Creating a Content Plan

One of the best ways to build trust with customers is by having a website full of substantive, relevant content, but getting started can be difficult. Your content plan will allow you to optimize your page for SEO utilizing your focus keywords, create purposeful and articulate social media posts, and ultimately help move potential customers towards a sale.

Creating an Article List

The first step of your content plan is making a list of all of the pages and articles you want to create for your website. Some pages to include would be:

  • Thorough descriptions of your products or services
  • Customer testimonials
  • Stories explaining how you’ve helped particular customers
  • Helpful how-to articles
  • Frequently asked questions

Additionally, with the FAQs, you can turn each of those answers into a thoughtful, well-structured article for your website. 

Formatting a Page

When thinking about how to turn these topics into pages, the first thing to consider are the technical and quality factors. We go into depth on these in our article about targeted keywords, but it comes down to creating substantive, detailed pages focused around a specific word or phrase. It’s important to keep in mind that the goal with these pages is not to trick Google, but to build trust with customers. 

The way the page is laid out, however, is almost as important as the content. A helpful way to do this is to think back to the way you likely learned how to write a paragraph: you tell the reader what they’re going to read, you give them the information, and then you recap it. It’s important to organize the page using subheadings, which will not only help the reader find the content that is most interesting and appropriate for them, but will also help Google understand what your page is about. Another useful thing to include would be key visuals which you can use to reinforce or clarify ideas, such as with our anatomy of a page diagram. 

Utilizing a Meta Description

When you search for something on Google and you see a result, it contains the title of the website, the link to the website, and a snippet of text. This snippet of text is called your meta description. Google will either use a description that you custom write and embed or it will automatically pull text from the page to create one. If you don’t have a custom meta description, you are basically leaving it to chance that Google will grab the most important information.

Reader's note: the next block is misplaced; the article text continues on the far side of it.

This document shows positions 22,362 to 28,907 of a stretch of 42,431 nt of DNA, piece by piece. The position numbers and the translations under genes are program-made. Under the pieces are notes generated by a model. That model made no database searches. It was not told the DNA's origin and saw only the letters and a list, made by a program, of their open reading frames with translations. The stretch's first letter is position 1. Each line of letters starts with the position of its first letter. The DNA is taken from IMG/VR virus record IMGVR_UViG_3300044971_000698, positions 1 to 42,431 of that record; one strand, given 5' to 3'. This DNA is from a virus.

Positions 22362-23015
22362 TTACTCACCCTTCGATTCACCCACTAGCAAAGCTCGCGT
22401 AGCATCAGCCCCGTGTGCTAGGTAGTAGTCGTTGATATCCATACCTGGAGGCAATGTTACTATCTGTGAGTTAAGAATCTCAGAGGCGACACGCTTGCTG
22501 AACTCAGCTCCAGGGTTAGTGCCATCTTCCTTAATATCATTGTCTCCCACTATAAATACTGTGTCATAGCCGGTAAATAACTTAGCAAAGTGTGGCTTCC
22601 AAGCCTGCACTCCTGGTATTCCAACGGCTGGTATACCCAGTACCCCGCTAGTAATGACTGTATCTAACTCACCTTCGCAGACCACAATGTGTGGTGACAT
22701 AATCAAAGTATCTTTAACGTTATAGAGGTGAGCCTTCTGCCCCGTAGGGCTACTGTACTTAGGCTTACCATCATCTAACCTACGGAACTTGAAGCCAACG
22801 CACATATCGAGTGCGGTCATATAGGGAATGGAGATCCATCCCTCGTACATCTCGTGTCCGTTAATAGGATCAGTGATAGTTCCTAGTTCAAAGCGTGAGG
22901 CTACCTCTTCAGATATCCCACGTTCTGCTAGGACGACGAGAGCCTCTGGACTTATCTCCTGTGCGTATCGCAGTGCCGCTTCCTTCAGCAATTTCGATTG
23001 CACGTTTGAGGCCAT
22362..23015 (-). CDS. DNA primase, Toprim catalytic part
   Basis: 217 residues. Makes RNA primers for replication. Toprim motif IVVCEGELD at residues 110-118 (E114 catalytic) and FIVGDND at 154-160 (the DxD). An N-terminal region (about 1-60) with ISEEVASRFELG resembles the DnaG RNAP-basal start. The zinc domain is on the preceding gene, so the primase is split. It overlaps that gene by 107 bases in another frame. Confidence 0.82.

On the flip side, if you do have one, you have the opportunity to say what you offer and why buy from you. This is essentially free ad copy and will drive your click through rate. Some social media platforms, such as Facebook and Twitter, will also pull from these meta descriptions when someone shares a link to your page.

Creating a meta description is easy, especially with WordPress. There are several free programs, such as Yoast, that will allow you to create a custom description for each page. We would caution you against trying to stuff your meta description with keywords for SEO, and suggest instead that you try to communicate to your customers in a meaningful way.

Tools and Tips

One of the free tools that we recommend everyone use on their WordPress site is Yoast. This plugin is essentially the training wheels for search engine optimization. They have a field for you to enter a focus keyword or phrase, and Yoast will point out where you should include it, as well as recommend other changes to optimize your page. For example, it might recommend you make your page longer, break it up into smaller sections, or add images. Yoast also allows you to create custom meta descriptions for each page.

We also recommend adding Google Sitekit. This plugin is made by Google, and combines several of their tools, such as Analytics and Search Console. Verifying and adding this to your site will allow Google to start logging some of the information and giving you feedback so you can begin tracking data on your site.

Finally, we recommend making a schedule and sticking to it. Write down the amount of articles that you think you are able to commit to, maybe once a week or twice a month, and hold yourself accountable for having a page completed by that deadline.

 

This lesson, along with a step-by-step video walkthrough and demonstration, are available when you sign up to be a Cultivate member.